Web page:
It’s a tough issue: Expand renewable energy, or protect, without exception, the endangered California condor.
Since its near extinction in the early 1980s, the iconic bird has begun repopulating California, while wind energy development has also exploded. It would seem that the two could coexist peacefully.
But this May, in a decision that outraged several environmental groups, the U.S. Fish and Wildlife Service, partnering with the Bureau of Land Management, announced that it won’t penalize a California wind operator if its turbines kill or injure an endangered California condor.
The operator is a company called Terra-Gen, and its project is called Alta East Development. According to the website Rewire, the turbines sit on mostly public lands near the intersection of state routes 14 and 59 in Kern County.
When operational, Alta East will generate a maximum of 318 megawatts of electrical power with 106 wind turbines, each with 190-foot-long blades. What’s created so much controversy is that in granting Terra-Gen a permit to go forward with the project, the USFWS has also, in effect, allowed for the legal, lethal “take” of one endangered condor in a 30-year period.
According to Rewire, “incidental take” of a protected species is a “term of art” covering any kind of injury, harassment or disturbance to the species, while “lethal take” means the species in question dies. In the FWS’s “biological opinion” for the Alta East project, FWS included an incidental take statement that allowed for one lethal take of a California condor.
According to the FWS spokesperson Stephanie Weagley, the “incidental take” rule in this case is a protection both for the Condor and for Terra-Gen, which is in the process of creating a wind turbine system that could potentially further protect all condors from dying or becoming injured by turbine blades.
In an interview on Monday, Weagley told TakePart that the decision is a “good step forward in the protection of condors” because it will allow Terra-Gen to test a new condor detection system within wind farms over the next 30 years.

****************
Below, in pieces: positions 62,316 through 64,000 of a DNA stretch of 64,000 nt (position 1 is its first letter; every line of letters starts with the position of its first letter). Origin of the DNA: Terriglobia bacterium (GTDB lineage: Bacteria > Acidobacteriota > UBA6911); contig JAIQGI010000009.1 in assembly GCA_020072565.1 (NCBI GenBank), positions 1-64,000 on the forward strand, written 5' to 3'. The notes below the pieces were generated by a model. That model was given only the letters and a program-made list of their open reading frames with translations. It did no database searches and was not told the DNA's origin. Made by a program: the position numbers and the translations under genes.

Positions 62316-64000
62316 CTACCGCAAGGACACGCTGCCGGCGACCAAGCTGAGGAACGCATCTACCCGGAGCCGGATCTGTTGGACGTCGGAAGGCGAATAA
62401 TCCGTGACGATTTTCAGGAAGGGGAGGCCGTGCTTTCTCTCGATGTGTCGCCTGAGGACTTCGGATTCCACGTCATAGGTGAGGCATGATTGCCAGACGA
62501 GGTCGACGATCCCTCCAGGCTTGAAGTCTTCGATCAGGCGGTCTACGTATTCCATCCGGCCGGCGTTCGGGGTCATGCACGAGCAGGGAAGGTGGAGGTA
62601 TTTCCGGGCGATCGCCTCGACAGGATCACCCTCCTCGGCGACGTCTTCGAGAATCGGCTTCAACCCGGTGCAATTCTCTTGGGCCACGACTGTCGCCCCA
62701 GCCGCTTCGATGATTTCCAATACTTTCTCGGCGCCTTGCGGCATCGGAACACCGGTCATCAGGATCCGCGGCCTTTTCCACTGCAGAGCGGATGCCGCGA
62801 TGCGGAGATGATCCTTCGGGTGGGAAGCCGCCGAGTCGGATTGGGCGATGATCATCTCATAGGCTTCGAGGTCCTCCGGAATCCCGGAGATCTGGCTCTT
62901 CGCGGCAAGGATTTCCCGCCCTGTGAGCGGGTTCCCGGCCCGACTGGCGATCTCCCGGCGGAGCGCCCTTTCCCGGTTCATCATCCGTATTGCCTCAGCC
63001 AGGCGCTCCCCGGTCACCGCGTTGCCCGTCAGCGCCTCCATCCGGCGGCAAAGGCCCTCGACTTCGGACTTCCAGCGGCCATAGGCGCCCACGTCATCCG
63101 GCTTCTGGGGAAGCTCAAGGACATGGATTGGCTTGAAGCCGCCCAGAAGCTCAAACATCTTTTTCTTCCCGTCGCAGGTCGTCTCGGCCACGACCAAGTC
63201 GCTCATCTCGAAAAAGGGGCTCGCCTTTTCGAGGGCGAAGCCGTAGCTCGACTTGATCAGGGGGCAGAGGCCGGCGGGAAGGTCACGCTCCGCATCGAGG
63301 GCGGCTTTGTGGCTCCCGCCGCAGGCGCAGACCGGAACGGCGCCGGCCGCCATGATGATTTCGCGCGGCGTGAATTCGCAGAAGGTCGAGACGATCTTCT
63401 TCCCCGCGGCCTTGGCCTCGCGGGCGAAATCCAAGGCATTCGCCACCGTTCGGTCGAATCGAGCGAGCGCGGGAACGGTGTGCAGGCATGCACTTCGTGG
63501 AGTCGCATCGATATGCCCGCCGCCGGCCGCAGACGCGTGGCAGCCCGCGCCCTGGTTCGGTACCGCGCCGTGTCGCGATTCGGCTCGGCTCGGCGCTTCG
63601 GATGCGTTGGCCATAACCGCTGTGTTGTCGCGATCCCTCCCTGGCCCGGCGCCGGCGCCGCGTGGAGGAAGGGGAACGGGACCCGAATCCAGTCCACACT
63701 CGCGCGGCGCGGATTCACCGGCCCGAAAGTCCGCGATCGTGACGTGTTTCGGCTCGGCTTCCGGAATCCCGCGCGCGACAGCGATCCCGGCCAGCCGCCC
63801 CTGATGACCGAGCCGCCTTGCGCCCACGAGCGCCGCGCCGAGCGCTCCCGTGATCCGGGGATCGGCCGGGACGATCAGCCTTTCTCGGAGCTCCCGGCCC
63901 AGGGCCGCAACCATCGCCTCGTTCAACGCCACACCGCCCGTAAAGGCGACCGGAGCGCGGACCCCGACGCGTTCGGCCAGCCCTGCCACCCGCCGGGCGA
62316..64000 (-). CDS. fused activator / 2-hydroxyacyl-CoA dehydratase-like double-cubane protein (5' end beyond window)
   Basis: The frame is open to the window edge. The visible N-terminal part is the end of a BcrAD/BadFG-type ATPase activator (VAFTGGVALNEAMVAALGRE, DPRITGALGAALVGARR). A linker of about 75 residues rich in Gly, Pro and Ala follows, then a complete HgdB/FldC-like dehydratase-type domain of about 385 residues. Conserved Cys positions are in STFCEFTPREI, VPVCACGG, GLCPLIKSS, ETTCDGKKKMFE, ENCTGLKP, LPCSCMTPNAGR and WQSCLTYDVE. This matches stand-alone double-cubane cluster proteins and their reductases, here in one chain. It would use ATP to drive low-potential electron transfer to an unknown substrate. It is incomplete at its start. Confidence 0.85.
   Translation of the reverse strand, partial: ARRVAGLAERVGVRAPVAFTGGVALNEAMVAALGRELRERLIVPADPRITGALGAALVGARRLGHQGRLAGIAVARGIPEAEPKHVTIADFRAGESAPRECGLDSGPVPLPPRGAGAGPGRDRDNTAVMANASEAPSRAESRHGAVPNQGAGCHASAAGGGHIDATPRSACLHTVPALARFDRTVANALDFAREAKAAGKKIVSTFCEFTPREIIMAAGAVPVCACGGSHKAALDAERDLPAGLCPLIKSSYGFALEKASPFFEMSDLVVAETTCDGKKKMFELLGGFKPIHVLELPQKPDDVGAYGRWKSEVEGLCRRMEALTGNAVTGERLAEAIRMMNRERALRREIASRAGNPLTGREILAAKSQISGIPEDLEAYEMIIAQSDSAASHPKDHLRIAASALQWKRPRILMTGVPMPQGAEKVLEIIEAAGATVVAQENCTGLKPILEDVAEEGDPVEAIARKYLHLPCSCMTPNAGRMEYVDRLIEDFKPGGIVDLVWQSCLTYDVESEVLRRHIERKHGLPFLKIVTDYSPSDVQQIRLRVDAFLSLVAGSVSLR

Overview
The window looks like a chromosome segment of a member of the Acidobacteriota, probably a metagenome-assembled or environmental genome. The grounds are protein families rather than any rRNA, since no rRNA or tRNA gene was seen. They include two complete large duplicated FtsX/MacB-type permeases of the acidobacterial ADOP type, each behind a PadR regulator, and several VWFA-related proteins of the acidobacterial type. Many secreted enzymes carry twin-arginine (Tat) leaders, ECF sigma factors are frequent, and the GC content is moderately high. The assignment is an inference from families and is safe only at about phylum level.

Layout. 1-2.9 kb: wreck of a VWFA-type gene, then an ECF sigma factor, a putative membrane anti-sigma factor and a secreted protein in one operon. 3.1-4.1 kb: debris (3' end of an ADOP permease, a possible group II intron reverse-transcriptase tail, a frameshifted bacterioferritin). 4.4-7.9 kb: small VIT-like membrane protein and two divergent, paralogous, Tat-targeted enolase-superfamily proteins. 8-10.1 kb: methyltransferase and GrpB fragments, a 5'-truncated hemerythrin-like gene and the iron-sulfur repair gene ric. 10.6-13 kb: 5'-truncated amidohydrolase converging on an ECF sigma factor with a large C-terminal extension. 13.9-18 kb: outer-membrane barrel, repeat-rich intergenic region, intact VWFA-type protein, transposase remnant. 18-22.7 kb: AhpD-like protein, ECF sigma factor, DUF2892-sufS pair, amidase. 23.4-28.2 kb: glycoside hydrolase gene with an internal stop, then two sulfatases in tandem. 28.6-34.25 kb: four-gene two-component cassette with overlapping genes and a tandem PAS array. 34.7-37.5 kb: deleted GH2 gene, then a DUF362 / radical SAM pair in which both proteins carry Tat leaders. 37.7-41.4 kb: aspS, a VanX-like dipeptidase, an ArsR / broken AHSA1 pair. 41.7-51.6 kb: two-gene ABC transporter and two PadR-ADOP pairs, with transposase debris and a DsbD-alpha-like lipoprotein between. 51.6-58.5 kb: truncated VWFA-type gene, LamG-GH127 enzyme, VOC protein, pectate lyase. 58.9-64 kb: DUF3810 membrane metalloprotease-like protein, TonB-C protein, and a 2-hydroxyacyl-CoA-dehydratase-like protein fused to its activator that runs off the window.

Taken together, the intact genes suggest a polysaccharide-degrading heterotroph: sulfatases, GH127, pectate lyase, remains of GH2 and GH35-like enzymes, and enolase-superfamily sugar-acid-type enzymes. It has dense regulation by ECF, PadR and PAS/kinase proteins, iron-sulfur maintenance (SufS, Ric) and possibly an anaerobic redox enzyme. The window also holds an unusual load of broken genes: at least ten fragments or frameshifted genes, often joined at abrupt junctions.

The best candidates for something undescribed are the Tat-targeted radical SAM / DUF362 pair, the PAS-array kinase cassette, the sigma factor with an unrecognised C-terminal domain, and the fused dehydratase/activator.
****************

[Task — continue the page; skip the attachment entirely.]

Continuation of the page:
The company, according to Weagley, has created a system to both track transmitter-fitted birds and to detect birds without transmitters flying near wind turbines.
If a bird is detected by Terra-Gen’s system, the turbines will begin slowing, thereby reducing the risk of injury. To date, no condor has ever been killed or injured by a turbine, says Weagley. “But this system will reduce the chances even more,” she says.
What’s more, says Weagley, should a condor die in an Alta East wind turbine, the BLM would immediately step in and reevaluate the project. The only thing that won’t happen, under the new provision, is that should the company’s turbines kill a condor, the company will be protected from prosecution by the federal government.
So what’s the big deal if one condor, in a 30-year period, is sacrificed for the good of all condors? According to the American Bird Conservancy, that’s not the issue. The issue, say they and organizations like the California chapter of the Audubon Society, is that by allowing a legal lethal take, the federal government is setting a new precedent for the killing of endangered species, and diminishing the work of numerous conservation groups who’ve helped bring the bird back from the brink of extinction in the past three decades.
In a statement on ABC’s website, wind campaign coordinator Kelly Fuller wrote: “The massive recovery effort [for California condors] has cost millions of dollars and been the life’s work of many talented people. But why should the privately funded zoos and other conservation groups that raise the majority of the money necessary for this work continue doing so when a condor’s life can be thrown away with the stroke of a pen by the federal government?”
Fuller then added that, “The Department of the Interior signaled today that it is willing to sacrifice the money and hard work that are spent on private conservation efforts to recover endangered species in order to build wind farms.”
Which side are you taking? Let us know in the Comments.